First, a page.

James Webb Space Telescope

Tom

I am a FH squatter
Joined
Dec 22, 2003
Messages
16,357
In four days, all going well, the James Webb Space Telescope will launch on the extremely reliable Ariane 5 vehicle. It will take about 30 days to travel 1.5M km to a distant, stable orbit around the Sun. And while it's doing all that, it'll slowly unfold itself in a process that has many potential points of failure, before hopefully showing us imagery from the very edge of the observable universe, objects that existed only 100-250 million years after the Big Bang.

Because it operates in infra red, and because it has a much, much larger mirror than Hubble (which is about 30 years old now), it should be as big a step up from Hubble as Hubble was from ground-based telescopes. Objects 100 times fainter than what Hubble can see will be visible. Detail levels will be a good 10 times greater. It'll be able to detect planets orbiting distant stars. And distant objects in our own Solar System.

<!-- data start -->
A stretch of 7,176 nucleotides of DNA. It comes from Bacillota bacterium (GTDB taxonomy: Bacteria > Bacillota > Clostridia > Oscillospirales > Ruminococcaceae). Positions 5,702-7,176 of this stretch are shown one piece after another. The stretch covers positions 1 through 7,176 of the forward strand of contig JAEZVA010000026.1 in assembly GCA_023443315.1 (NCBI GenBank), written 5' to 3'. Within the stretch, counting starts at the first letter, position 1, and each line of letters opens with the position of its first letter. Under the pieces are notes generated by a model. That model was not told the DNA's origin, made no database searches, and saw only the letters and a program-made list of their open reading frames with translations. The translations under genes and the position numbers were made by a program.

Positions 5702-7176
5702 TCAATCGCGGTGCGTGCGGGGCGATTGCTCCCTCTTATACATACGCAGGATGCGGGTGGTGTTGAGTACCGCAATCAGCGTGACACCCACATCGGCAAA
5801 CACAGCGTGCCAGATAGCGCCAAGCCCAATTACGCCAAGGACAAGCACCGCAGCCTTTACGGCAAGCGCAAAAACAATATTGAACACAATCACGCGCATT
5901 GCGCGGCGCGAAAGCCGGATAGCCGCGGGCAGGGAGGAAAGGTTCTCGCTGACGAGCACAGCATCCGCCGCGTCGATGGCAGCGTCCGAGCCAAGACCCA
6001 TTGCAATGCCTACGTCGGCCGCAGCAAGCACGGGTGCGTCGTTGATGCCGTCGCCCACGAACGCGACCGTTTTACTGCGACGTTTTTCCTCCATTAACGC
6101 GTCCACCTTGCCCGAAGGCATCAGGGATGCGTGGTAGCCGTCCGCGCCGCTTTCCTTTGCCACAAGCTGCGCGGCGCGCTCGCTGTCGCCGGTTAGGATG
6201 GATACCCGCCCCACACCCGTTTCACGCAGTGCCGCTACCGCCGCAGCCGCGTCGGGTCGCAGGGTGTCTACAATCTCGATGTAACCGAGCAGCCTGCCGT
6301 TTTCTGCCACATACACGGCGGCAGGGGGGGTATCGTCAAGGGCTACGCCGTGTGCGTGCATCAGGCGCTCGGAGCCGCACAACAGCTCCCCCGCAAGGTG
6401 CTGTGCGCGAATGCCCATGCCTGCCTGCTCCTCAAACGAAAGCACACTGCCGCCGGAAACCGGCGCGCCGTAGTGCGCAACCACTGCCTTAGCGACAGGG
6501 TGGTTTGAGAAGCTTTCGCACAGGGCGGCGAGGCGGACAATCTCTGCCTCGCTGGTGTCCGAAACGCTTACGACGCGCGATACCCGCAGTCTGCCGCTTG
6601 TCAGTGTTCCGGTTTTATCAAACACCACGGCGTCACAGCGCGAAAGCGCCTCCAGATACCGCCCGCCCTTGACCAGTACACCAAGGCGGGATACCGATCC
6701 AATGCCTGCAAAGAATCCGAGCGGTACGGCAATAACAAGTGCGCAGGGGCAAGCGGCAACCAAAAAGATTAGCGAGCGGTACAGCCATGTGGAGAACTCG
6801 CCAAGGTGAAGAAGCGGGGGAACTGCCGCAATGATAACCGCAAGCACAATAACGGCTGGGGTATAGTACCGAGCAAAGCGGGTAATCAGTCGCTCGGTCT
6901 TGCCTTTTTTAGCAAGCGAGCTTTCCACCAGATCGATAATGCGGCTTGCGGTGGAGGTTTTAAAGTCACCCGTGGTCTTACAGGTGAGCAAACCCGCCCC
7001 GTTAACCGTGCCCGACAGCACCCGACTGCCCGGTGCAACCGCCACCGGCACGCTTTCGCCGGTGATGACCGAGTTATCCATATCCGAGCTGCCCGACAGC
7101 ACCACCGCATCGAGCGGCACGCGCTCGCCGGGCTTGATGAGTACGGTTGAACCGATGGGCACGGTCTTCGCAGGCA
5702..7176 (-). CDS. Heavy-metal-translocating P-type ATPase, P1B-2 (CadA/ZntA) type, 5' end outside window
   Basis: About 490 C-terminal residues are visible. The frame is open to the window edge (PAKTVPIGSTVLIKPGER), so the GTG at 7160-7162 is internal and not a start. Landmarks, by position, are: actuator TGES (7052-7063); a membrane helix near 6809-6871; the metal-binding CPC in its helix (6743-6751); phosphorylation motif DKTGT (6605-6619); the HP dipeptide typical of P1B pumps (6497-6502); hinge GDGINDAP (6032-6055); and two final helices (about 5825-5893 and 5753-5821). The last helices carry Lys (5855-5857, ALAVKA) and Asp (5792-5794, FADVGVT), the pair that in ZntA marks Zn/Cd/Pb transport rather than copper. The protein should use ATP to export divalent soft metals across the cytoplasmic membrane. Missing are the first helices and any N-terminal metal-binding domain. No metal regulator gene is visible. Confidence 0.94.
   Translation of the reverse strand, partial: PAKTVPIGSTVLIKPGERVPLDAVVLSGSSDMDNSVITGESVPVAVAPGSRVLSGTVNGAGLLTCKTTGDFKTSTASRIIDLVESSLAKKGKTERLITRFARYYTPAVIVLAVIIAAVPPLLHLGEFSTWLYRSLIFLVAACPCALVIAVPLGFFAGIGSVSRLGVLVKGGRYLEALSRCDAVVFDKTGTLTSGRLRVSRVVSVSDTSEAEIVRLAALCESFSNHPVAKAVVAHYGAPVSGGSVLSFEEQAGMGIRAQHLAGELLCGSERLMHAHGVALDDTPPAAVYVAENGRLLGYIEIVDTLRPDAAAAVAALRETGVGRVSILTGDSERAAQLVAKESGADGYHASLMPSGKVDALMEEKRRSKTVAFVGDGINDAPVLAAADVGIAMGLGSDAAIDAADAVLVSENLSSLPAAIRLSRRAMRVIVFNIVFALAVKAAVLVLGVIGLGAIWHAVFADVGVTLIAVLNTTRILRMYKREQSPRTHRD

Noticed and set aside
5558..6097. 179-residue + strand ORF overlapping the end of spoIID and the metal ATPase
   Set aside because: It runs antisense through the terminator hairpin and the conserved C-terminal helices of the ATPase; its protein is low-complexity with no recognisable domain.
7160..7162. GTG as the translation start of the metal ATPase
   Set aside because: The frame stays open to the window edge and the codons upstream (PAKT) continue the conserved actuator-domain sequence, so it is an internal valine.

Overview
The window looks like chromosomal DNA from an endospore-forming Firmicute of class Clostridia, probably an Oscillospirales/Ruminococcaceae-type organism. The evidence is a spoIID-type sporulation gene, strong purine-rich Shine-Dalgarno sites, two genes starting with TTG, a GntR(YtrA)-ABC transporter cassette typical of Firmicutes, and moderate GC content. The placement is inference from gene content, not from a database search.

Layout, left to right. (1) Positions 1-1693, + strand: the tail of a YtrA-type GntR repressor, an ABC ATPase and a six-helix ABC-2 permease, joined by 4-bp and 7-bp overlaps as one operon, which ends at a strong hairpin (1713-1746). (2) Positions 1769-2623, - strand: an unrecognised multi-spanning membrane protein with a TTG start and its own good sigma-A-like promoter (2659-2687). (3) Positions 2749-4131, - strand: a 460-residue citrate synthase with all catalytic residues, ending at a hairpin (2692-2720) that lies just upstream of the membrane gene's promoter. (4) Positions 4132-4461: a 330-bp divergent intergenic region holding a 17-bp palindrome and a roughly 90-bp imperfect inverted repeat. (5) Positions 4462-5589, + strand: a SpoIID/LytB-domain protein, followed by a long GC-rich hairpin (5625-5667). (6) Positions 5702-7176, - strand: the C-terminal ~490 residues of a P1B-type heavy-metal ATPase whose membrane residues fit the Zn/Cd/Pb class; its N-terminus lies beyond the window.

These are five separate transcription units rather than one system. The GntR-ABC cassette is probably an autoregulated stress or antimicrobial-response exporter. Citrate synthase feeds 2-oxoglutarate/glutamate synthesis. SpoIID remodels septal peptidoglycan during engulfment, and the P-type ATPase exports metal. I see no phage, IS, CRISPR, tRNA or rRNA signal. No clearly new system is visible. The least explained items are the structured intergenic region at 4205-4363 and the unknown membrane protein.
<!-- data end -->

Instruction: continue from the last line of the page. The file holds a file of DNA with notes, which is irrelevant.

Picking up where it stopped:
View: https://www.youtube.com/watch?v=RzGLKQ7_KZQ


Fingers crossed. It'll be a few months before it begins operation (it takes a while to cool down and to set everything up). I can't wait.
 

Lamp

Gold Star Holder!!
Joined
Jan 16, 2005
Messages
22,562
Really looking forward to see the images it produces
 

Tom

I am a FH squatter
Joined
Dec 22, 2003
Messages
16,357
10 billion dollars in the payload section at the top of that rocket.

FHUY06JXwAMjWtU.jpg
 

Tom

I am a FH squatter
Joined
Dec 22, 2003
Messages
16,357
It's an Ariane 5, only one of those has failed and it was the very first one in the 1990s. Due to incorrect software implementation IIRC.
 

Deebs

Chief Arsewipe
Staff member
Moderator
FH Subscriber
Joined
Dec 11, 1997
Messages
9,075,951
Watching now, so excited!
 

Deebs

Chief Arsewipe
Staff member
Moderator
FH Subscriber
Joined
Dec 11, 1997
Messages
9,075,951
Was amazing to watch, had goosebumps and felt quite emotional watching it. Hope everything else goes ok and once fully setup we see some amazing pictures and great discoveries.
 

old.Osy

No longer scrounging, still a bastard.